The Scoop on Ice Cream Socials
Since the mining era in Aspen, ice cream socials have been a popular summer gathering in the community. The tradition was not unique, as ice cream socials were widespread across North America dating back to the 1800s. The first ice cream social at the White House was hosted by Thomas Jefferson in 1802, who had learned of the chilly delicacy while abroad in France. In culinary notes he observed that “snow gives the most delicate flavor to creams, but ice is the most powerful congealer and lasts longer.”
In the early years of the nation, these cool celebrations were prevalent in late summer when, according to the legends, stored ice began to run out as summer temperatures soared. While there is no evidence of the ice running out in Aspen (perhaps due to high altitude temperatures) the community tradition of an ice cream social has been alive and well in the area since 1890 with ice cream available in town as early as 1881.
In Aspen, snow and ice were abundant. Ice was stored at Hallam Lake and three other ice houses around town during the mining years. With summer temperatures warming the mountain valley, an ice cream social was a much anticipated and celebrated occasion. Mentions of the gatherings were prevalent in area newspapers of the time, such as this from the Aspen Daily Leader on June 23, 1892 “Don’t miss it. What? Why the ice cream social at the Y.M.C.A rooms this evening.” The Aspen Tribune announced another gathering in their July 13, 1897 issue: “There will be an entertainment and ice cream social tonight at old court house hall given by the Juvenile Templars.” Most of the events were free, some were hosted to raise funds for a “comrade” in need, and many included musical, theatrical, or literary performances to entertain the guests while they enjoyed their refreshing treats.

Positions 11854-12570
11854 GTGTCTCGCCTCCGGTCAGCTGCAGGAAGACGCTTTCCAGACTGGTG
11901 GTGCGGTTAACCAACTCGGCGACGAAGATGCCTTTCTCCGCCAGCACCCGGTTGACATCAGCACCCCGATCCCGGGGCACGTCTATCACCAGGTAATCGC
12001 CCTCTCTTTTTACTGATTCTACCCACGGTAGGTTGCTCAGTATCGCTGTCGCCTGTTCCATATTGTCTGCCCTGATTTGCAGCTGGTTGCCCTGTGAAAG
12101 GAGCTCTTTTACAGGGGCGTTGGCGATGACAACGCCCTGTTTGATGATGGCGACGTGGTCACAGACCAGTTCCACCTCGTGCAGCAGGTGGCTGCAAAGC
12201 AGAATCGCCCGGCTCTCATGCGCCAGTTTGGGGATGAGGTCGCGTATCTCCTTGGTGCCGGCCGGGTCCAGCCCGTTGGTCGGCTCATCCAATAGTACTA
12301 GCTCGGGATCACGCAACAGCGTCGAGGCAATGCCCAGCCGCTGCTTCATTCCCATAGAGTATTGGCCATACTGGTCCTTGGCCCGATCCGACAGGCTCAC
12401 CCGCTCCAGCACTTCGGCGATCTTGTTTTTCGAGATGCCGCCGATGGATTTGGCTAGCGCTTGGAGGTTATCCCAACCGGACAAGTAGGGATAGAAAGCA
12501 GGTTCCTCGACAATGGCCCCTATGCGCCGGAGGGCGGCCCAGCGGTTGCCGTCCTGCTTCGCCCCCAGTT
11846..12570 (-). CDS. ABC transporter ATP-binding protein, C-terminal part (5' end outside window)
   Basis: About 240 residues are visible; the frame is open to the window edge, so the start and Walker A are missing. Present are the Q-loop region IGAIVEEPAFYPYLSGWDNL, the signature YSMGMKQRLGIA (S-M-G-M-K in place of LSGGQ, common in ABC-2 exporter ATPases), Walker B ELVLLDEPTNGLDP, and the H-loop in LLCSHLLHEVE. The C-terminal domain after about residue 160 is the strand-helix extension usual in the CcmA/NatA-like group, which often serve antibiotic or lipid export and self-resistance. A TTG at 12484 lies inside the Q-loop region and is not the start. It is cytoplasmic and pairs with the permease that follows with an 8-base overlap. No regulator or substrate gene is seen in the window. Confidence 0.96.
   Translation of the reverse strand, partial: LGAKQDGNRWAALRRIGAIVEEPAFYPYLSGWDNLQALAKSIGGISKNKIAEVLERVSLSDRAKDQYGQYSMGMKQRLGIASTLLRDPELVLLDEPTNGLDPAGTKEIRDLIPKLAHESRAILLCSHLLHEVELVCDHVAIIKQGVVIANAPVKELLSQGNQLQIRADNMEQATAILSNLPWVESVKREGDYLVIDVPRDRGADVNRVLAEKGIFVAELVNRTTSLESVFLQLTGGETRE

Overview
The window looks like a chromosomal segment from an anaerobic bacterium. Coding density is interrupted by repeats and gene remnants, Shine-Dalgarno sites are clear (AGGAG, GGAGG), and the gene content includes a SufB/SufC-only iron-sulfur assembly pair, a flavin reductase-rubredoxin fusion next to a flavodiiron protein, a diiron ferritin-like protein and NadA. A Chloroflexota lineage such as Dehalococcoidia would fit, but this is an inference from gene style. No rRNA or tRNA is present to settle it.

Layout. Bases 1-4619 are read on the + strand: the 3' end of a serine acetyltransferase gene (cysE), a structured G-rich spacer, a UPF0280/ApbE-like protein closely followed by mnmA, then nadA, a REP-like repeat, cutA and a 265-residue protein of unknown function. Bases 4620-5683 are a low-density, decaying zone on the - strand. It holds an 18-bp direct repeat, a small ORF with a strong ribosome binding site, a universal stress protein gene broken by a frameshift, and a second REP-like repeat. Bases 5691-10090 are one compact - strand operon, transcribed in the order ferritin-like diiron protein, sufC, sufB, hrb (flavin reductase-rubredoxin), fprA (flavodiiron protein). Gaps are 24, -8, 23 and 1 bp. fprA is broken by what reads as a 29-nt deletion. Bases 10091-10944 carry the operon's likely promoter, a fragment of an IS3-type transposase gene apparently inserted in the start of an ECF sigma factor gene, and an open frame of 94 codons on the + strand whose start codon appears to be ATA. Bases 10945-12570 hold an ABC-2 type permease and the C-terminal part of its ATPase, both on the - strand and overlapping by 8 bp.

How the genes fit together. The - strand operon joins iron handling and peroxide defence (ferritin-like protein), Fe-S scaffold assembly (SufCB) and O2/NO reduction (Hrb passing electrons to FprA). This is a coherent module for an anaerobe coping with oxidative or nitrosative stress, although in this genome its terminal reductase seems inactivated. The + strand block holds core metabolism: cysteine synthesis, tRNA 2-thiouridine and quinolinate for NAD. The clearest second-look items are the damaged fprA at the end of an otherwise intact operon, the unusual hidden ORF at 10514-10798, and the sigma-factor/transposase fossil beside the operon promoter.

The tradition continued and even appeared to gain momentum through the quiet years in Aspen. On July 31, 1941, Lynn Chambers’ “Household News” column in The Aspen Times read: “Shining in their starched dresses, the girls are ready to “recite the pieces,” and the boys, slicked and combed, are watching them shyly, and everyone’s waiting for refreshment time to come. Of course, it’s an ice cream social, that typically American festival to which homemakers bring their most delectable cakes and choicest ice cream. There, too, you’ll find lemonade, “made in the shade by the old maid.” Lynn’s column goes on to elaborate on the hardships of making ice cream in years past and then rejoice in the ease of their modern-day mechanics: “Making ice cream in the freezer method is fun, and usually the whole family gets together to do some of the cranking.” The column then offers step-by-step instructions and detailed recipes for vanilla, banana, coffee, maple nut, chocolate, and tutti frutti ice creams: “If you would be famous for your ice creams and have them spoken of well at the social, follow directions to get the desirable smooth, creamy triumphs.”
The Aspen Historical Society has hosted an ice cream social for decades in honor of this historic tradition. The modern-day event features ice cream bowls and cones replete with toppings; and “Aspen Crud” boozy milkshakes, a prohibition-era favorite at the Hotel Jerome bar for adults. As with the original gatherings, music fills the air (thanks to Aspen Music Festival and School musicians) and guests can enjoy a theatrical performance of “A Briefly Complete History of Aspen,” a 45-minute crash course in Aspen history. We look forward to celebrating with our community each year with music, theater, fun for the whole family, and of course, ice cream!